For many years, we used a variety of math curricula in our homeschool, each with their own strengths and weaknesses. I would venture to guess that many other homeschool mothers have spent many hours trying to find the right math curriculum for their children!
It seems to be a universal struggle for most homeschool families.
This past homeschool year, I decided to use BJU Math 6 with my 6th grade daughter. There were several reasons I chose to use a different math curriculum than previous years with her.
If you are researching whether BJU Math 6 would be a good fit for you, please take a few moments to read through this post, as I am writing about why and how we used it.
If you use BJU, I would love to hear about it in the comments below!
This is not a paid post. I am merely sharing my own honest experiences using BJU Math 6 this past year. This post does, however, contain affiliate links. Please see my disclosure policy for more information.
What I Needed for 6th Grade Math
My daughter used Rod and Staff Math for 1st through 5th grades, and it was a great fit for her those years. I like the simplicity and Godly focus of Rod and Staff Math. The way it makes the student learn math facts to mastery can’t be beat.
I would teach this same child using Rod and Staff Math in just the same way as we did – no regrets.
All of my children have had different math strengths and weaknesses. I noticed in this particular child that she needed some extra help with number sense.
Loosely, number sense is a person’s ability to understand numerical relationships and make sense of numbers in daily life. It is a person’s ability to understand and use numbers.
Because this didn’t come naturally to my daughter, I needed to map out a plan to help her with this.
After researching lots of math curricula, I settled on BJU Math 6 even though I have never used BJU in the elementary grades.
It turned out to be a great math year for us! I’ll share the details with you below.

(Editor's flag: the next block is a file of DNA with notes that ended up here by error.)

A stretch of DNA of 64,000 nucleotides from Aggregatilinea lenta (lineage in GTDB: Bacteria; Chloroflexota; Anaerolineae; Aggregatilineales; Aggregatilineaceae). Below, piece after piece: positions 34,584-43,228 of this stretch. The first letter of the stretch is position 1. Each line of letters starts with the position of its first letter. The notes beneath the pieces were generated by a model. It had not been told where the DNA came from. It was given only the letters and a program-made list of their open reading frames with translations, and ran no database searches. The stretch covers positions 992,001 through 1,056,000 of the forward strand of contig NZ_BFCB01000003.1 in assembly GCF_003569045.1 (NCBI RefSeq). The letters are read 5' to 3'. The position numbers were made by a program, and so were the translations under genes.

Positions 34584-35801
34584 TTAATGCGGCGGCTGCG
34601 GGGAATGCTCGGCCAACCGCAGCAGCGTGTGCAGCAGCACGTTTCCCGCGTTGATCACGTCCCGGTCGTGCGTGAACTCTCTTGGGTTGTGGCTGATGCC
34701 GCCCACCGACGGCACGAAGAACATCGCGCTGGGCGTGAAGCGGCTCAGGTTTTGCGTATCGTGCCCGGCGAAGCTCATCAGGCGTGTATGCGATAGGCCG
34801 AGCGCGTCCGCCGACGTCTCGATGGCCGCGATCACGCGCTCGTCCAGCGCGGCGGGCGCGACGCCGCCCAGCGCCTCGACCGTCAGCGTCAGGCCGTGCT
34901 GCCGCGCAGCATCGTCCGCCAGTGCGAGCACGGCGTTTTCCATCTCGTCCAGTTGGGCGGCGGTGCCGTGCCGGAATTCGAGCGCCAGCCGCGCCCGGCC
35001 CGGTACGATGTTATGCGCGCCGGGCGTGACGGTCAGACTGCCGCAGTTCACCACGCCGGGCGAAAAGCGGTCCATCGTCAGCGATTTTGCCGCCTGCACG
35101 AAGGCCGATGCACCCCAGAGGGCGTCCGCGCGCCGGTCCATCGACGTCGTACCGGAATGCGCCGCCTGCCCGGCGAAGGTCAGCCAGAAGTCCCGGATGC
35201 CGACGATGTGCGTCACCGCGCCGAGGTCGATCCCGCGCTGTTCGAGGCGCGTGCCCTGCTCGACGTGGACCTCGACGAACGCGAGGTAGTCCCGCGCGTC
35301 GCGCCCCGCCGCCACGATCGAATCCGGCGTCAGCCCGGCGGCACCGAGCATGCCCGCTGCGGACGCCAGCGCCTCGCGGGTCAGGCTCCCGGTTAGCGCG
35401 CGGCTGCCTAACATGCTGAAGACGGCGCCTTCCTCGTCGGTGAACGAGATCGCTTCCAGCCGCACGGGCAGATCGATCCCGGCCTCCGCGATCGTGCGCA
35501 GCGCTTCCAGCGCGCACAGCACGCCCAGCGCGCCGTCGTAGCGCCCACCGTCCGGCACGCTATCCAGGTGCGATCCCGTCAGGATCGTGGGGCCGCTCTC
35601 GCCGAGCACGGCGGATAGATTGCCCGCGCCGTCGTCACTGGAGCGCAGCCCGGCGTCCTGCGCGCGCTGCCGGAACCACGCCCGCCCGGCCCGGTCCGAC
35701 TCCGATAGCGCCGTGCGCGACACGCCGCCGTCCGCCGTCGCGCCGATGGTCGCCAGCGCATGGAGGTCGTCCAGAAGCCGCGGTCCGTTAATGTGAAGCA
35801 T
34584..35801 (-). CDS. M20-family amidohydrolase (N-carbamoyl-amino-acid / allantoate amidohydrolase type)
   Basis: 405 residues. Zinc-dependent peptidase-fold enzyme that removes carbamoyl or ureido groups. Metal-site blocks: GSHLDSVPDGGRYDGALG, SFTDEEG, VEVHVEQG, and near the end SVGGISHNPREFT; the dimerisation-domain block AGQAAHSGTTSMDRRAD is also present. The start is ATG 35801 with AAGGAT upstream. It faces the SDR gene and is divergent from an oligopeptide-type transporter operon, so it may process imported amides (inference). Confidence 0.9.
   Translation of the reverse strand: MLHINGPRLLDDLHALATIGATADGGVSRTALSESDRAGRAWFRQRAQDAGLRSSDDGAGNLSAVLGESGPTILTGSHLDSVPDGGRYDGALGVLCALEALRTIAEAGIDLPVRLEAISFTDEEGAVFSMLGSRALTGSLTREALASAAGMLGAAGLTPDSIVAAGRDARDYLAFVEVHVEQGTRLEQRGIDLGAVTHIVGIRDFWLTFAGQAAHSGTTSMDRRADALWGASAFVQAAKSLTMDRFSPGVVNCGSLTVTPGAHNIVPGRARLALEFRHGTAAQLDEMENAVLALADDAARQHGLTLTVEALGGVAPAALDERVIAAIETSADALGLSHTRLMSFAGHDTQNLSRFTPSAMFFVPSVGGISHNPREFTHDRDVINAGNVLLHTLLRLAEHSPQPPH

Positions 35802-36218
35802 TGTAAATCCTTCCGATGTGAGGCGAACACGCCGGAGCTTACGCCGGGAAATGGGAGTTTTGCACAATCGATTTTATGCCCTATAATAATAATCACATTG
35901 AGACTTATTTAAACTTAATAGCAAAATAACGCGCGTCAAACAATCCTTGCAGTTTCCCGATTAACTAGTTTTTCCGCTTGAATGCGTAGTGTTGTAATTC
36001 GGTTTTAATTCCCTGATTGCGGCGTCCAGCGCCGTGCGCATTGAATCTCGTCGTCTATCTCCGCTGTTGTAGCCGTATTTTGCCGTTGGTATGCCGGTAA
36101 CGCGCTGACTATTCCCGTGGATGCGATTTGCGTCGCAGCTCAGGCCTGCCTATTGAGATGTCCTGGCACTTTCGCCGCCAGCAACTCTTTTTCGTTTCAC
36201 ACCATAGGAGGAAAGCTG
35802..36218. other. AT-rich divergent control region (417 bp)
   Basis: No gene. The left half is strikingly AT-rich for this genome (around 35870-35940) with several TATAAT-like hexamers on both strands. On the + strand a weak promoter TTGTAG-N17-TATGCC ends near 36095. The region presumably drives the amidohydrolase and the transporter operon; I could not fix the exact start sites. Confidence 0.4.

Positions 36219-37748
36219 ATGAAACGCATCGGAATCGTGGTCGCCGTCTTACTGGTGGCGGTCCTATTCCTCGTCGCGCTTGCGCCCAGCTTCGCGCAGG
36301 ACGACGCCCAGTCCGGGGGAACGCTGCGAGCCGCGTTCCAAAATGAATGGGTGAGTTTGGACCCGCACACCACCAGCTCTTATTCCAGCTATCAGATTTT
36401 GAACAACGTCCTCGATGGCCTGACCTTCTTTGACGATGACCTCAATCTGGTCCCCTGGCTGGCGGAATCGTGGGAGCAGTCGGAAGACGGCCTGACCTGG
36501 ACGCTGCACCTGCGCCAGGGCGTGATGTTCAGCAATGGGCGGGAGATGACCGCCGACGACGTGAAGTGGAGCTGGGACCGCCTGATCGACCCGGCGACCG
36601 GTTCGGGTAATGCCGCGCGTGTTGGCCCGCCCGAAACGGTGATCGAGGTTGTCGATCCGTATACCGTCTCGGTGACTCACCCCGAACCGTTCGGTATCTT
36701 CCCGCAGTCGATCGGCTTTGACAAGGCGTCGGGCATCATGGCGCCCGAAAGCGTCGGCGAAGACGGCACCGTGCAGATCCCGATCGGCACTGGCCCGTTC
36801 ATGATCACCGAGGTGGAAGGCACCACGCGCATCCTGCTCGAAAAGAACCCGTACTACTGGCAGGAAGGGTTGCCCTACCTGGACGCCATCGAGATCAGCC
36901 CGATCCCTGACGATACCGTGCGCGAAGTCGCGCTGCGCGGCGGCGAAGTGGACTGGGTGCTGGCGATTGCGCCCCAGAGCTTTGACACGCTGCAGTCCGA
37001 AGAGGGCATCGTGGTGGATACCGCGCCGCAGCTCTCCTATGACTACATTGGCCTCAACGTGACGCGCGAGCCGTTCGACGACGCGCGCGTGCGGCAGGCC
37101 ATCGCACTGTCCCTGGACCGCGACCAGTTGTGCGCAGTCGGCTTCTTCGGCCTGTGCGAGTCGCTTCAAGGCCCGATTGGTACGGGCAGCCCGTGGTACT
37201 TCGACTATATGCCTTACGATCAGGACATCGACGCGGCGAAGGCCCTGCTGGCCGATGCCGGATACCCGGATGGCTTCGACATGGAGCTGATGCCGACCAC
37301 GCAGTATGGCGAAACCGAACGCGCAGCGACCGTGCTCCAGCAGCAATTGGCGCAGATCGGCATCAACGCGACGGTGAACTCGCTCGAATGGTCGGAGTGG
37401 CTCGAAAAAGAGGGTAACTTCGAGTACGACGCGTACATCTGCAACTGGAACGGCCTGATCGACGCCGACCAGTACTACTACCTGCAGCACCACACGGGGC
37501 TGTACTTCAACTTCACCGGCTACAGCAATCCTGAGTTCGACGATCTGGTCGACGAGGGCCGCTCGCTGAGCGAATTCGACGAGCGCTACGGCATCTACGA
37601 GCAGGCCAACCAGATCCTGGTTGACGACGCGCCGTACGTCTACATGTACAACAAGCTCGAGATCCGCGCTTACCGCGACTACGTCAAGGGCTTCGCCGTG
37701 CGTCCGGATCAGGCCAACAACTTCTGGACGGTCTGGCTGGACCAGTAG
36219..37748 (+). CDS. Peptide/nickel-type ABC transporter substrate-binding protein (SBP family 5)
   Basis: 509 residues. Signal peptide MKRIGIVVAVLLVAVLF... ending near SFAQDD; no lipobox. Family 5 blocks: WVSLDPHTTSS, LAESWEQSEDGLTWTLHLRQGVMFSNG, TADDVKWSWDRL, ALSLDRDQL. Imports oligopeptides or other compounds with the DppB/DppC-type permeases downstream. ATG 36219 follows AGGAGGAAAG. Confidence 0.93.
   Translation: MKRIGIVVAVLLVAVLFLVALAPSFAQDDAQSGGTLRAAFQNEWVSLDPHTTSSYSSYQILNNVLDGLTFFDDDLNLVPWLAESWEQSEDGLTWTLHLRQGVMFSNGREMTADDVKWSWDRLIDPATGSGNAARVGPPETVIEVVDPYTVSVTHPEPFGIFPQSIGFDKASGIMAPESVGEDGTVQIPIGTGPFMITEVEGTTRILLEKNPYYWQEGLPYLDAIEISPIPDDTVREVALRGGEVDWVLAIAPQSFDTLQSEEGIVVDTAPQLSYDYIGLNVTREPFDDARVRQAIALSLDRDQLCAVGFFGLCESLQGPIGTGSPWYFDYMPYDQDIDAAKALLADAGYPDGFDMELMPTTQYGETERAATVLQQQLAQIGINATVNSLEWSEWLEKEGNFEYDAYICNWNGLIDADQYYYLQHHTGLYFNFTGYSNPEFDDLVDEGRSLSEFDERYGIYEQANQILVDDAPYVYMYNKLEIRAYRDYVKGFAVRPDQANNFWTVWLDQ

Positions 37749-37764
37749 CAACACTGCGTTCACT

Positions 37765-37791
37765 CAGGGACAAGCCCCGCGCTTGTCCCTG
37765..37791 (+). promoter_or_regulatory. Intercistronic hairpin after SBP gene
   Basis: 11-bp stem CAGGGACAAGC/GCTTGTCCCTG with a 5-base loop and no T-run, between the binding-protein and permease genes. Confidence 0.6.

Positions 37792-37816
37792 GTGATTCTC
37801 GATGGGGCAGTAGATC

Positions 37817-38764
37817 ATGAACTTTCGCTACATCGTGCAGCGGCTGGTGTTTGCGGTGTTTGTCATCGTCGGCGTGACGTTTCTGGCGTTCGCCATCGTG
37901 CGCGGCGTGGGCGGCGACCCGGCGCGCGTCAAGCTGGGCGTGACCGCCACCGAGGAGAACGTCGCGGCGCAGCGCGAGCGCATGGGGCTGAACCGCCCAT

Why I Chose BJU Math 6
At this point in my homeschooling life, I have used a lot of BJU curriculum. For middle and high school, we use a lovely mix of BJU and Memoria Press.
I know how the flow of BJU materials works now that I have used them in a variety of subjects and grades, so Math for Grade 6 was a logical choice in that regard.
Also, I have used BJU Math for Grade 7 and Algebra I, so I had a good feel for how math concepts were presented. Math 6 introduces quite a bit of algebraic learning, and I knew how important this would be for the more advanced math from Algebra I and beyond.
By using the math curriculum in upper grades, I knew there would be a multitude of lessons and application of number sense. And there was!
Lastly, I try to use as many homeschool materials as possible that incorporate our Biblical worldview. BJU does a great job of pointing the learner back to the underlying principle that all things are created by God, including math.
About BJU Math 6 Curriculum
BJU is very faithful to update their curriculum as needed. I used the most recent version of Math 6 as of this writing, with a copyright of 2022 which is the Fourth Edition.
This set includes:
– Student Textbook
– Teacher’s Manual (teacher helps with reduced-size student pages)
– Student Assessments (quizzes and tests)
– Student Assessments Key
Teacher Preparation for BJU Math 6
I am always very honest to say that BJU is typically a teacher-intensive curriculum. There are copious amounts of Teacher Helps in the Teacher’s Edition and they hold your hand the whole way through.
Even if you don’t know much about a subject (oh I’m looking at Chemistry for next year! YIKES!), the Teacher’s Edition is so helpful to guide you through concepts that your child needs to understand.
BJU Math 6 is no exception to that. The Teacher Helps are ample and there are different suggestions for instruction if your child needs to hear a different explanation to understand a concept.
When I plan our school week on Sunday evenings, I assign the lessons we are going to work on each day, and I browse through the teaching ideas. If there is anything that I need a refresher on, I spend a bit more time.
I have come across a few math concepts that are taught in a different way than I learned, so I needed to understand their method and why they are teaching it that way.
I’m thankful for this option for various teaching methods since they provide different ways of thinking about solving problems. Again, that’s helpful for increasing the number sense I mentioned earlier.
What We Do Each Day in BJU Math 6
Math lessons tend to look the same each day at our house. While it is helpful and fun to alter other subjects to keep them fresh, math tends to stay the same course here at the Hill House.
Since math is not my daughter’s favorite subject by a long stretch, the predictability of the day is helpful.
The typical progression of our math time each day looks like this:
1.) We go over the work from yesterday.
My daughter states her answers aloud as I follow along in the Teacher’s Guide. If we come to problems in the work, we stop to see where the issues lie. If the mistake is the same over and over, I determine whether there is an easy fix to the issue or whether we need to spend another day on the lesson.